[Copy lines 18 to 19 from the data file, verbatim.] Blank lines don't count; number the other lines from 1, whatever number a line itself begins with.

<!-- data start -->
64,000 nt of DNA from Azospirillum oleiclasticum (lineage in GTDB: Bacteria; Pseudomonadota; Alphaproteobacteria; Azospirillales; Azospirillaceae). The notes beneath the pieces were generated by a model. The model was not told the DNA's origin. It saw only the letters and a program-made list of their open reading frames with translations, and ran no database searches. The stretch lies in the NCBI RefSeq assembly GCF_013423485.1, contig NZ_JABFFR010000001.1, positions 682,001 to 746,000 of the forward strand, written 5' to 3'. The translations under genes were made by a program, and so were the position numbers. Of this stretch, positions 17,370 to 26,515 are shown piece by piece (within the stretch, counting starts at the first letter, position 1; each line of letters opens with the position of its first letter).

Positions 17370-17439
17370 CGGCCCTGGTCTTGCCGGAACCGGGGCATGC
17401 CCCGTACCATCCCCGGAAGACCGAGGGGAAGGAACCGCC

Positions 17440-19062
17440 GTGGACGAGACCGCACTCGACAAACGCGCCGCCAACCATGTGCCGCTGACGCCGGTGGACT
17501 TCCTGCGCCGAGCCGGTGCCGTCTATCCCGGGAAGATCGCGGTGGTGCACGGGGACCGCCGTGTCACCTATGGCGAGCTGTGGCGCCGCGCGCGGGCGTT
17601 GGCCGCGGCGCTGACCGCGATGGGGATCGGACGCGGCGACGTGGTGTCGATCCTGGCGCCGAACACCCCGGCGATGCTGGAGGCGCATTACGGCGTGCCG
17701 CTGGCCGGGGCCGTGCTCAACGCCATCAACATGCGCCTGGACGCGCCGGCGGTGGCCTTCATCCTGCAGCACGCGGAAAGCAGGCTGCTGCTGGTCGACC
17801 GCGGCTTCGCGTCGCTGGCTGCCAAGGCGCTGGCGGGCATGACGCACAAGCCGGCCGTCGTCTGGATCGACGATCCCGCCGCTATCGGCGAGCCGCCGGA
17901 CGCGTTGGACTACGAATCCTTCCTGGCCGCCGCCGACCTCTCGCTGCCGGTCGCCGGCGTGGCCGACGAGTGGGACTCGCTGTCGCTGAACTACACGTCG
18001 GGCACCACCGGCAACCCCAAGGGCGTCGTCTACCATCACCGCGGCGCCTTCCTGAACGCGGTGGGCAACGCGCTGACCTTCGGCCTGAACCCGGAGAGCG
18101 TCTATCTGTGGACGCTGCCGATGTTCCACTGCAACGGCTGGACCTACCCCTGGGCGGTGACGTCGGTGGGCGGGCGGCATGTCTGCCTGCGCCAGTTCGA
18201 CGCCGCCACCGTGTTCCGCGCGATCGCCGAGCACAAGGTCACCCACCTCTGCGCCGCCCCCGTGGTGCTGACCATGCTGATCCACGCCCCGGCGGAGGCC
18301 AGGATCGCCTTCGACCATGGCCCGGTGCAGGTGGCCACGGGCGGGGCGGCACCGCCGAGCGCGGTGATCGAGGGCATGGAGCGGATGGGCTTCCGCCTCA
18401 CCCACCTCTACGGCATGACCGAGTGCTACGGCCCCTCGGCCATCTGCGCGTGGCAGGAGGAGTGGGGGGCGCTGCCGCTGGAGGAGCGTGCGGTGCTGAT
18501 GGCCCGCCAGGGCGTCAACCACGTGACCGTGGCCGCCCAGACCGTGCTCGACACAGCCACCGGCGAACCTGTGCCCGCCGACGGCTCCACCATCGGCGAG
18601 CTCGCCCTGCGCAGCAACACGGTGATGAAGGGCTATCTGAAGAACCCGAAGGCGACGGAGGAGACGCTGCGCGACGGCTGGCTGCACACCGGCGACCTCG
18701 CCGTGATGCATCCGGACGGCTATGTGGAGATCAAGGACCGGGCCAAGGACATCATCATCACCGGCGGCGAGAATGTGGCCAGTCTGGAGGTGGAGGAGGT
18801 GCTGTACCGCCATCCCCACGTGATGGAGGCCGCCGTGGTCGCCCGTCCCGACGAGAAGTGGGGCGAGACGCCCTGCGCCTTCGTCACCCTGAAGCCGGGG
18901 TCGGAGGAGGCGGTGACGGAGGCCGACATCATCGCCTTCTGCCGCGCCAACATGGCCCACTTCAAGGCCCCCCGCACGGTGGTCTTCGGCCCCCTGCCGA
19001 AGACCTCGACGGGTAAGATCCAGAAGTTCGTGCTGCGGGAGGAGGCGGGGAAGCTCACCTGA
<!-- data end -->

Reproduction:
18601 CTCGCCCTGCGCAGCAACACGGTGATGAAGGGCTATCTGAAGAACCCGAAGGCGACGGAGGAGACGCTGCGCGACGGCTGGCTGCACACCGGCGACCTCG
18701 CCGTGATGCATCCGGACGGCTATGTGGAGATCAAGGACCGGGCCAAGGACATCATCATCACCGGCGGCGAGAATGTGGCCAGTCTGGAGGTGGAGGAGGT